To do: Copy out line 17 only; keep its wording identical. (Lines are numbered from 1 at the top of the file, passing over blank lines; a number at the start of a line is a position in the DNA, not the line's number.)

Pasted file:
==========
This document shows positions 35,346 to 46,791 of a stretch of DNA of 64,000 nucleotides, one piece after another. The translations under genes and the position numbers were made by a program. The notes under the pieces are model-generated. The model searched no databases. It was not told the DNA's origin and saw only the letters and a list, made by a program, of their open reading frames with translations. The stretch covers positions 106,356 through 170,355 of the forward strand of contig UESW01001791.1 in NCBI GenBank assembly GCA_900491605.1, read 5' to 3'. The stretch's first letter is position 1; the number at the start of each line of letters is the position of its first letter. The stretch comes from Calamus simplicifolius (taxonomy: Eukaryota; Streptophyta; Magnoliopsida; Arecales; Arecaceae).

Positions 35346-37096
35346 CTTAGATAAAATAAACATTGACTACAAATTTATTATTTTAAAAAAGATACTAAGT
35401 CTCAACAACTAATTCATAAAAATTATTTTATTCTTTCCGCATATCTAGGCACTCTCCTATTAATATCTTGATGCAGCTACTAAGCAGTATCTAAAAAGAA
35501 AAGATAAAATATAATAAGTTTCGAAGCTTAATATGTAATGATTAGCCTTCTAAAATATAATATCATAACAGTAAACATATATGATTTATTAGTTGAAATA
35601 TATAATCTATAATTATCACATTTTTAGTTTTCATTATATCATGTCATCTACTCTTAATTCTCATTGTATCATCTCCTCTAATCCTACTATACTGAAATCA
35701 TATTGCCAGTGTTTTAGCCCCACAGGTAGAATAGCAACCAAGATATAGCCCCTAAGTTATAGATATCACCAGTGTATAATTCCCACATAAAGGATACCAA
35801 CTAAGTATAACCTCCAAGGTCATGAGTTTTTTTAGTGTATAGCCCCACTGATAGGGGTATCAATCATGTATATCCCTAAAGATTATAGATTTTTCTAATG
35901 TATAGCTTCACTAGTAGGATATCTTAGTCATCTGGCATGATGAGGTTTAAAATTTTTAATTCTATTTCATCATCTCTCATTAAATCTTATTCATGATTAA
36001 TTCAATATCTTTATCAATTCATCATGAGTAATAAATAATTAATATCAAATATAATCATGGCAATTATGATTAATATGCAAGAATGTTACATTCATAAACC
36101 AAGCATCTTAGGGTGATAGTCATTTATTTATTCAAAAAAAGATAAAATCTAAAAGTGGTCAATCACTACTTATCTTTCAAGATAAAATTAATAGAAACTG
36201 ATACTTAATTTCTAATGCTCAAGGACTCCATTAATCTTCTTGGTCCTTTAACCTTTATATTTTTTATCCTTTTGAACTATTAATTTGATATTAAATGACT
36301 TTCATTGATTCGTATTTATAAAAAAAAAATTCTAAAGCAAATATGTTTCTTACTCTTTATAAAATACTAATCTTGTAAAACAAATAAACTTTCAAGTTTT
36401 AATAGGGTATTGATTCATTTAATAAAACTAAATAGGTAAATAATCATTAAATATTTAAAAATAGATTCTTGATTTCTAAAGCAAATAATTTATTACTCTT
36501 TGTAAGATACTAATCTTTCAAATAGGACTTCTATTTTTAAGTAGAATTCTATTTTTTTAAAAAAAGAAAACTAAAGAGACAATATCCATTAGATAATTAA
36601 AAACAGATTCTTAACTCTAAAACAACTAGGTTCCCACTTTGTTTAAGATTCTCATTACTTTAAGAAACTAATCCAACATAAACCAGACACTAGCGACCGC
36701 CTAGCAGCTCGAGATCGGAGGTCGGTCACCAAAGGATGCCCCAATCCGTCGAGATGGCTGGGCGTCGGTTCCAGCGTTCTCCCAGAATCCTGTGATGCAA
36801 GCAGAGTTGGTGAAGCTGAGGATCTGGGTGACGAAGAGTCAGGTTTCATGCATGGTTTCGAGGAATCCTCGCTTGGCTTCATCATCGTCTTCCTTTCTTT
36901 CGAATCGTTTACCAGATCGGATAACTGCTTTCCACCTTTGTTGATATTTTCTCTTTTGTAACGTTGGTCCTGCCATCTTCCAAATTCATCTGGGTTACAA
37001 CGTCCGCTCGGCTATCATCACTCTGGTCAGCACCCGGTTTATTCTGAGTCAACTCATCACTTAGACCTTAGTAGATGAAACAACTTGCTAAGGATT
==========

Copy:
36701 CTAGCAGCTCGAGATCGGAGGTCGGTCACCAAAGGATGCCCCAATCCGTCGAGATGGCTGGGCGTCGGTTCCAGCGTTCTCCCAGAATCCTGTGATGCAA